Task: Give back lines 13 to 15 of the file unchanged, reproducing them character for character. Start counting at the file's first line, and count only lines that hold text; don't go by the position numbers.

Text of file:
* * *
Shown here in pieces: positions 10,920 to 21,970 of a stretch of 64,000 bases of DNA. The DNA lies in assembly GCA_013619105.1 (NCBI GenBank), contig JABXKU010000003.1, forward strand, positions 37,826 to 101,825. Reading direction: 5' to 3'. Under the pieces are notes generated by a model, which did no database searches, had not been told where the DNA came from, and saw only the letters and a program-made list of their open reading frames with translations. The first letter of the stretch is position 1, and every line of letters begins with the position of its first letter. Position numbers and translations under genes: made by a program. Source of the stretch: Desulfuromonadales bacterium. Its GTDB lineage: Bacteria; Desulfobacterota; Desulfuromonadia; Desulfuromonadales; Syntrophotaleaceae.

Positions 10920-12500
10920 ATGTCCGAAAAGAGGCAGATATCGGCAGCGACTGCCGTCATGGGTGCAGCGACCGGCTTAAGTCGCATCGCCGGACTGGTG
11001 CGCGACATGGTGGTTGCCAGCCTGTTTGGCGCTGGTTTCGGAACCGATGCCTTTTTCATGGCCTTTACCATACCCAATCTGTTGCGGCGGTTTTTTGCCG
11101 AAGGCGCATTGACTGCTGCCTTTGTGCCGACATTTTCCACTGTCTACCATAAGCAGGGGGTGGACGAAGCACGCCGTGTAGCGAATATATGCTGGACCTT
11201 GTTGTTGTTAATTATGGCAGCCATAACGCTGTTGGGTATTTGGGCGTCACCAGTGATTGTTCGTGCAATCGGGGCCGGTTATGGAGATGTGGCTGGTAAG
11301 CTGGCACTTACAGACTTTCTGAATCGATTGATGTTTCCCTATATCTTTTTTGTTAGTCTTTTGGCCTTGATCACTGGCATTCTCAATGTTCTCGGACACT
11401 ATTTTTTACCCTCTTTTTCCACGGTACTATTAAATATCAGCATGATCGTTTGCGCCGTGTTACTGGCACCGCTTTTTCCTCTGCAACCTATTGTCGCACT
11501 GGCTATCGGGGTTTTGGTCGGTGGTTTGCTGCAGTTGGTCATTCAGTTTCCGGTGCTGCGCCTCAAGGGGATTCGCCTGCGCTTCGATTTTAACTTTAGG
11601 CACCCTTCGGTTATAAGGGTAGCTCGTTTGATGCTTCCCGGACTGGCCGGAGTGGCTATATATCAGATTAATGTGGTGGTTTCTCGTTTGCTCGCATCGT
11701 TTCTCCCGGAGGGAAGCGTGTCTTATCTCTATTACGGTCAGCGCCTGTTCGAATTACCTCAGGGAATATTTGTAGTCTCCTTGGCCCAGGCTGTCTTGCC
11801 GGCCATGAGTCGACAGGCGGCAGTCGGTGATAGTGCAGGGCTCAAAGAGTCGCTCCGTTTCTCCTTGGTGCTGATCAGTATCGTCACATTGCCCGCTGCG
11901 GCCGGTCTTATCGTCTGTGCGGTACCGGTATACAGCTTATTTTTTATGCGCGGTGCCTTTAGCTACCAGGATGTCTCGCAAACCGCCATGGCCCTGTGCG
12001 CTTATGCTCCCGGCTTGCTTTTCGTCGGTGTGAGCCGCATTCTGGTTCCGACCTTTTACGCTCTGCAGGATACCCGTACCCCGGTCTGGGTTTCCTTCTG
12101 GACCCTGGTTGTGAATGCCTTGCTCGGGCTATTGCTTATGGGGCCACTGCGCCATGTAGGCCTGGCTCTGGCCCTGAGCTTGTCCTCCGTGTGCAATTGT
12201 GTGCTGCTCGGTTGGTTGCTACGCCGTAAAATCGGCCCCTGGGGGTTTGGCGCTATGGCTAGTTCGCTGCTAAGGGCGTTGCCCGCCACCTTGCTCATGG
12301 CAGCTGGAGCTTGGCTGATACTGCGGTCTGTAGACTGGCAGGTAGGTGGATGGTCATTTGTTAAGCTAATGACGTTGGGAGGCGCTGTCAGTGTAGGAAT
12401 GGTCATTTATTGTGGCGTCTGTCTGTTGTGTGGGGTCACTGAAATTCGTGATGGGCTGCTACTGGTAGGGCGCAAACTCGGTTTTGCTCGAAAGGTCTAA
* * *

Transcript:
11901 GCCGGTCTTATCGTCTGTGCGGTACCGGTATACAGCTTATTTTTTATGCGCGGTGCCTTTAGCTACCAGGATGTCTCGCAAACCGCCATGGCCCTGTGCG
12001 CTTATGCTCCCGGCTTGCTTTTCGTCGGTGTGAGCCGCATTCTGGTTCCGACCTTTTACGCTCTGCAGGATACCCGTACCCCGGTCTGGGTTTCCTTCTG
12101 GACCCTGGTTGTGAATGCCTTGCTCGGGCTATTGCTTATGGGGCCACTGCGCCATGTAGGCCTGGCTCTGGCCCTGAGCTTGTCCTCCGTGTGCAATTGT